Enjoy Some Stickies and Port for Christmas

Christmas gives you an excuse to indulge in dining, sparkling wine, desserts and more.  In the more category, I’d like to let you know about a few stickies (that’s the Australian term for a fortified wine they produce) and port wines that I tried at the last IVSA Trade tasting.

While these wines may appear expensive, compared to a bottle of wine, you just sip a small amount so these fortified wines will last much longer.  I’d be happy to drink these wines on my own, or share with friends and family, and hope you will too.

Croft 1991 Vintage Port

Croft 1991 Vintage Port, Portugal ($89.49).  Deep ruby in colour with no sign of aging.  Cedar, flowers and plum on the nose.  Very nice aromas. Medium body and medium sweetness with cherries, blackberries and spice.  Long length.  A very high quality wine.  Note that most ports are non-vintage.  A declared vintage happens in years when the grapes are of very high quality and the port produced as well from it.  Not every year is a declared vintage.

Fonseca 20 Year Old Tawny Port, Portugal ($63.99).  A tawny port is aged in wooden barrels, which exposes the wine to oxygen causing oxidation. As a result, these wines  gradually turn to a golden-brown colour. The exposure to oxygen also imparts “nutty” flavours to the wine. This wine had caramel and roses aromas in the glass.  Amazing flavour with sweet spices, nuttiness and butterscotch.  Sweet but dry with a long length.  I REALLY liked this wine.

Broadbent Madeira Rainwater

Broadbent Madeira Rainwater NV, Portugal ($26.99). Have you ever tried Madeira?  Madeira is a fortified Portuguese wine made in the Madeira Islands. From Wikipedia…Madeira is noted for its unique winemaking process which involves heating the wine up to temperatures as high as 60 °C (140 °F) for an extended period of time and deliberately exposing the wine to some levels of oxidation. Because of this unique process, Madeira is a very robust wine that can be quite long lived even after being opened..”  This Madeira is pale toasty orange in colour with a smoky caramel nose.  Sweet with medium body, spicy and nutty, including dark chocolate flavours.  A different wine to try.

Pertaringa Full Fronti

Pertaringa “Full Fronti” Fortified Muscat NV, Australia ($31.99). This wine is what Australians call a “stickie”.  These wines are produced from grapes that have begun to raisin on the vine. Alcohol is added before fermentation completes so that the wine still has some sugar.  This sweet wine is then aged in a solera type system.  Oxidation occurs during the aging process and evaporation in the hot Australian climate. The final result is a concentrated full bodied sticky sweet wine.  This particular wine was light amber in colour.  Big aromas in the glass of orange, caramel and spices.  Medium body, sweet with caramel, spices, nuttiness and orange.  Lots of flavour and lots of fun. I was told that this wine is available at Firefly on Cambie at 12th Ave. in Vancouver.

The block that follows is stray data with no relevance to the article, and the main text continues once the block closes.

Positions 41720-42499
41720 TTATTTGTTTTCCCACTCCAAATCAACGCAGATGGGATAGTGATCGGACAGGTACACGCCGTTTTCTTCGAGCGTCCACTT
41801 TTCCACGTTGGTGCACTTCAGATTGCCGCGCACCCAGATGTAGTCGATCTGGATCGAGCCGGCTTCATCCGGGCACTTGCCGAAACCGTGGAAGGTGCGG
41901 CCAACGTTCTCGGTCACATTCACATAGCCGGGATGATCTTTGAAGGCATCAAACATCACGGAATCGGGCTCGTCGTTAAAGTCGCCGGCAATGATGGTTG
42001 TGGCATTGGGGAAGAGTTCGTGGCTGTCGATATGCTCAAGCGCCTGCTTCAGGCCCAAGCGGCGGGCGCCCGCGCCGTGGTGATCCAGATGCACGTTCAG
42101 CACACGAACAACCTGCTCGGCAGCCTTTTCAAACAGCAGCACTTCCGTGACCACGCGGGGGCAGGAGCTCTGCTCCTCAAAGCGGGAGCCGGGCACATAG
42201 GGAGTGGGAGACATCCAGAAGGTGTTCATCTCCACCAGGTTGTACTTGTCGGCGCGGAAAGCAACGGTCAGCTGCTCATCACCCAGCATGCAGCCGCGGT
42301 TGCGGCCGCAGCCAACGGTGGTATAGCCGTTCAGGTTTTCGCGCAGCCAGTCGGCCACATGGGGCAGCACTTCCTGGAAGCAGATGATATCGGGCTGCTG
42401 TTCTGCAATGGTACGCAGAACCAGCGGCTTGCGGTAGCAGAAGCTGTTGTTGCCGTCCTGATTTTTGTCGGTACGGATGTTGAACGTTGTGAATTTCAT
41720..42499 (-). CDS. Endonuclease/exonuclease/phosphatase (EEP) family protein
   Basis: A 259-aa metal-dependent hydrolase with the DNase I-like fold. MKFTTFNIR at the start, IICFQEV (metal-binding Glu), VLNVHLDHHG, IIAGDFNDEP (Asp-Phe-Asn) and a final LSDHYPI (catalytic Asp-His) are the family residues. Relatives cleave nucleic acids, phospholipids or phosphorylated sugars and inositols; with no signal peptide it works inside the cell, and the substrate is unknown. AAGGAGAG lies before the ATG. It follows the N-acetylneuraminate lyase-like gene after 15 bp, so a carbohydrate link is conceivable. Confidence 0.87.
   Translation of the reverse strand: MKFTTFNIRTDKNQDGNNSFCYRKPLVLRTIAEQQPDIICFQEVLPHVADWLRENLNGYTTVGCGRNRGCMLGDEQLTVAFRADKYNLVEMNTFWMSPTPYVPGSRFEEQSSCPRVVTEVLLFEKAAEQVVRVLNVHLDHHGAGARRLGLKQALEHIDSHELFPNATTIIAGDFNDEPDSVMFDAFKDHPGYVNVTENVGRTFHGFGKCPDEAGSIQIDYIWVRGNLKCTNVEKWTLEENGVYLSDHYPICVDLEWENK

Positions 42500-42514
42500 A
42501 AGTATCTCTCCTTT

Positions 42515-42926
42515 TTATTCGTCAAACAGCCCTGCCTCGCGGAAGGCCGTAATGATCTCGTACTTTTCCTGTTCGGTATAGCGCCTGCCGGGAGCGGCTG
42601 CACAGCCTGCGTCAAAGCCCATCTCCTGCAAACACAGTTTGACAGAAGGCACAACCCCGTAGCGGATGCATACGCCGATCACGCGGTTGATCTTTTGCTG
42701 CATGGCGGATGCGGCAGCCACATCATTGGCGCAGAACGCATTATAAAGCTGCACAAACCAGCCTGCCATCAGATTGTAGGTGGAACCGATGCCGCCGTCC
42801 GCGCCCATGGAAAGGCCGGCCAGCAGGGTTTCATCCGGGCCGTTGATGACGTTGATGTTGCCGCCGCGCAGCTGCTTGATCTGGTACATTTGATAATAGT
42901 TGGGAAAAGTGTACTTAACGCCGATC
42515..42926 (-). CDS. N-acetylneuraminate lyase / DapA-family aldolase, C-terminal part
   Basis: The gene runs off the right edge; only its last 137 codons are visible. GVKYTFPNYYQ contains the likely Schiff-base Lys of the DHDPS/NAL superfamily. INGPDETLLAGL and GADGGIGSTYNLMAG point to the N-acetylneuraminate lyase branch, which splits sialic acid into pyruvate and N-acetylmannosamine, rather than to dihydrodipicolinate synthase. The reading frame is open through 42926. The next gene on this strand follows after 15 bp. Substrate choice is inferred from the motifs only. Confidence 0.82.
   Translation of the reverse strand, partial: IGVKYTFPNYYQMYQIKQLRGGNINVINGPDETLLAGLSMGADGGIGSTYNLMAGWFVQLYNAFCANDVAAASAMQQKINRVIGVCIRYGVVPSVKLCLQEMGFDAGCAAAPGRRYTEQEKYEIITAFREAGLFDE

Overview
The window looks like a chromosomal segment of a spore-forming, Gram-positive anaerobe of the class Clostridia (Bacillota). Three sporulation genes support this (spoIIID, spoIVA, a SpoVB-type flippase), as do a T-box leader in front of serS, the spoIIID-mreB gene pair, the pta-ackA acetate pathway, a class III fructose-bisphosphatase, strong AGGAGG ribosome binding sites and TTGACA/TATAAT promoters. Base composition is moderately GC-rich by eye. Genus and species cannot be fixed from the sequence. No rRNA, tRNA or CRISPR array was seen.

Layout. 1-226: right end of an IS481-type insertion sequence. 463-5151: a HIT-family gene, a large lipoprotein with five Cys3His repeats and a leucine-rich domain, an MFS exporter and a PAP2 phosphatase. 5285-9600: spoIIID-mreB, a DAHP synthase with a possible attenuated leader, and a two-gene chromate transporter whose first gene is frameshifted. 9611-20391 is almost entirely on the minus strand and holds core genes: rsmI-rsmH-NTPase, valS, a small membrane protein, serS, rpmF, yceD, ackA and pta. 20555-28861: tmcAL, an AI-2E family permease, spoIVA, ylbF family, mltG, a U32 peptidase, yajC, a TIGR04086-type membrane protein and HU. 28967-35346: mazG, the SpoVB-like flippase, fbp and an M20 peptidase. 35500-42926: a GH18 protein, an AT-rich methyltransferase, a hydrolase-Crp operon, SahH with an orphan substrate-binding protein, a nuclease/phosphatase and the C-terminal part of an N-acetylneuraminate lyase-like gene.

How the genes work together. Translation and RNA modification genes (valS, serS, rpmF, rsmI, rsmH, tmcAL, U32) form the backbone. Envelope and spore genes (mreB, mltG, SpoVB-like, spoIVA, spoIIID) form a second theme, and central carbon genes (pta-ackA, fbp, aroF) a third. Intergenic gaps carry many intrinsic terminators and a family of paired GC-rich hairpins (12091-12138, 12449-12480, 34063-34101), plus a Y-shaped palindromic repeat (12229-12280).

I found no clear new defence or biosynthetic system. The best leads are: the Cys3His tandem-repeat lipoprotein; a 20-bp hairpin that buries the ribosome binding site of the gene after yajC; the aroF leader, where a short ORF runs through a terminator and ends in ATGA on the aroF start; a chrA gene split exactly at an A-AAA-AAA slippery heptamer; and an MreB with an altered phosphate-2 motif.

Enjoy Christmas, and enjoy these dessert style wines.

Are you interested in having a wine tasting of fortified wines?  Contact me at mywinepal.

A Pisco Toast to Chile

With the great relief of the world, the 33 Chilean miners were successfully rescued and are now safe with their families. With this I’d like to suggest a toast to the Chilean miners, with their national drink, the Pisco Sour.

What is Pisco? Pisco is a distilled wine. It typically comes from wine made from the Muscat grape. Pisco comes in different grades, based on percentage of alcohol and amount of flavour. You could view a regular pisco similar to a blanco tequila, although pisco is made from a grape wine base while tequila is from agave.

How do you make a Pisco Sour?

Pisco Sour
3 parts pisco
1 1/2 parts lemon juice
1 – 2 tbsp sugar
Add all ingredients to a mixer with ice. Shake well and serve in a cocktail glass.

This drink has sweet and sour flavours, and is similar to a Caipirinha from Brasil.

If you are not much for the flavour of a Pisco sour, you can toast using Pisco in other ways. Beside purchasing regular Pisco, you can buy flavoured Pisco. Here in British Columbia, we have mango flavoured Pisco from Capel. This drink when chilled is nice on it’s own, but you can also mix it with some sparkling wine, to make a mimosa-like drink. Very refreshing.

So here’s to Chile and the Chilean miners! Salud!

Domaine Klipfel

Just south of Strausbourg is the city of Barr and the Domaine Klipfel. This winery produces Alsatian style white wines as well a eaux-de-vie (fruit infused distilled spirits). My guide in this tasting was a wonderful lady, but spoke no English, and my French is not too extensive. we both spoke enough wine terms that we both understood and so enjoyed the tasting. I tried both the entry level riesling / pinot gris / muscat / gewurztraminer as well as the Grand Cru versions. The entry level wines were quite light and off-dry. They showed some of their grape character. All were very refreshing. The riesling though was my favorite of this group. The Grand Cru wines were all fantastic, being more intense in fruit flavour and more full bodied. The riesling was again my favourite. This one was starting to show some of the petrol aromas you get from an aged riesling. I was told that their Grand Cru wines can age for 10 years in the bottle. As a special treat, I was offered to taste a Vendage Tardive (late harvest) gewurztraminer. It was of course much sweeter due to the concentration of sugar in these late harvested grapes. There was the typical lychee aroma, but also honey and orange, which I believe came from Noble Rot from some of the grapes. Truly a wonderful wine as an aperitif on it’s own or with some cheese. Salut!